“When I heard about Sushmita Sen becoming a single parent, I was really inspired. But everyone around me said that it was easy for her since she was a celeb but it was not feasible for a common man.” It was regarded that he would take this step only after getting married. On September 13, 2014, however, something unusual happened, which changed Aditya’s life.
Aditya meets Binny for the first time!
“It was my father’s birthday. We went to the Missionaries of Charity’s orphanage, Jyoti Niwas, in Indore, to distribute some gifts among the children there. It was the first time I was visiting an orphanage. All the kids were beautiful and adorable but my eyes were focussed on this one child. It was Binny. I constantly felt that he was trying to tell me something,” says Aditya.
When Aditya enquired about Binny, he was told that Binny was a special child and had been shifted from Bhopal to Indore for treatment. He was also told that no one was ready to adopt Binny because of his illness, as every prospective adoptive parent looks for a healthy and beautiful child.
“I revealed my desire to adopt Binny. However, they said I was not eligible to adopt as I was not married at that time and the age limit to adopt a child in India was 30. I was disappointed but requested them to allow me to bear Binny’s expenses. I was allowed to do so,” explained Aditya during one of his interviews, who was 27 then.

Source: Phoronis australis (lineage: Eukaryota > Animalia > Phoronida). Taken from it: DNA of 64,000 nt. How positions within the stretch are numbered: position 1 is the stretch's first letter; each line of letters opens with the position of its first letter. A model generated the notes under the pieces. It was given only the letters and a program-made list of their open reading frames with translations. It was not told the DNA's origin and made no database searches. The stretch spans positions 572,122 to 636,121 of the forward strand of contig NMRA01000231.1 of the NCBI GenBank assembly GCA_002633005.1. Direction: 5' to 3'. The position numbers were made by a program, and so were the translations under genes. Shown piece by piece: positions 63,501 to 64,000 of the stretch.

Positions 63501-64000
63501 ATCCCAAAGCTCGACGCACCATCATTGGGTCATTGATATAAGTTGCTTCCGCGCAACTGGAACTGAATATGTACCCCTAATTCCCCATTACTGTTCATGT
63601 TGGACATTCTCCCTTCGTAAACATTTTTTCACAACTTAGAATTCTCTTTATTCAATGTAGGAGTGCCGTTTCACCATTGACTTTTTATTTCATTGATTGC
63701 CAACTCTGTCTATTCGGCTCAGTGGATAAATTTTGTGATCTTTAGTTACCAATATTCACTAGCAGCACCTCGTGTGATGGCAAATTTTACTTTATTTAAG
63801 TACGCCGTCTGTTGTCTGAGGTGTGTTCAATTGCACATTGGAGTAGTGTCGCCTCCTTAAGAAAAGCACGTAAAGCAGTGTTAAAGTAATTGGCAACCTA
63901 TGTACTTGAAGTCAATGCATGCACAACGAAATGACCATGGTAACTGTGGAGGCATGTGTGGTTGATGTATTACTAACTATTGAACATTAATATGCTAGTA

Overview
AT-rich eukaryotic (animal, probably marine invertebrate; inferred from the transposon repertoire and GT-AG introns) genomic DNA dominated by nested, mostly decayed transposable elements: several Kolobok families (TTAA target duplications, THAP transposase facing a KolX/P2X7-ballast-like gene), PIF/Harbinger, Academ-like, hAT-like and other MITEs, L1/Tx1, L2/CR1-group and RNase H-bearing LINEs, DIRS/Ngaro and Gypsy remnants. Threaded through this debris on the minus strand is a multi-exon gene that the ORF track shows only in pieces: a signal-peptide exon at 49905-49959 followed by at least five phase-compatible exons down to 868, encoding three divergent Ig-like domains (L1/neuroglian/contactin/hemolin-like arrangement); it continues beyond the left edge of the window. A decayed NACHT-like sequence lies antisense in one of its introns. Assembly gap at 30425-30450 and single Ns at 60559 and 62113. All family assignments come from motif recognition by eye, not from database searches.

Aditya vs. the system:
But the road ahead was strewn with obstacles. First, his parents objected, asking him to get married first. Then the orphanage authorities told him they could not let an unmarried man adopt a child. For many months, Tiwari kept visiting the orphanage, trying to convince the sisters. By December, the child had been moved to another orphanage in Bhopal run by the Missionaries of Charity. In March, Tiwari was told that the child was in Delhi.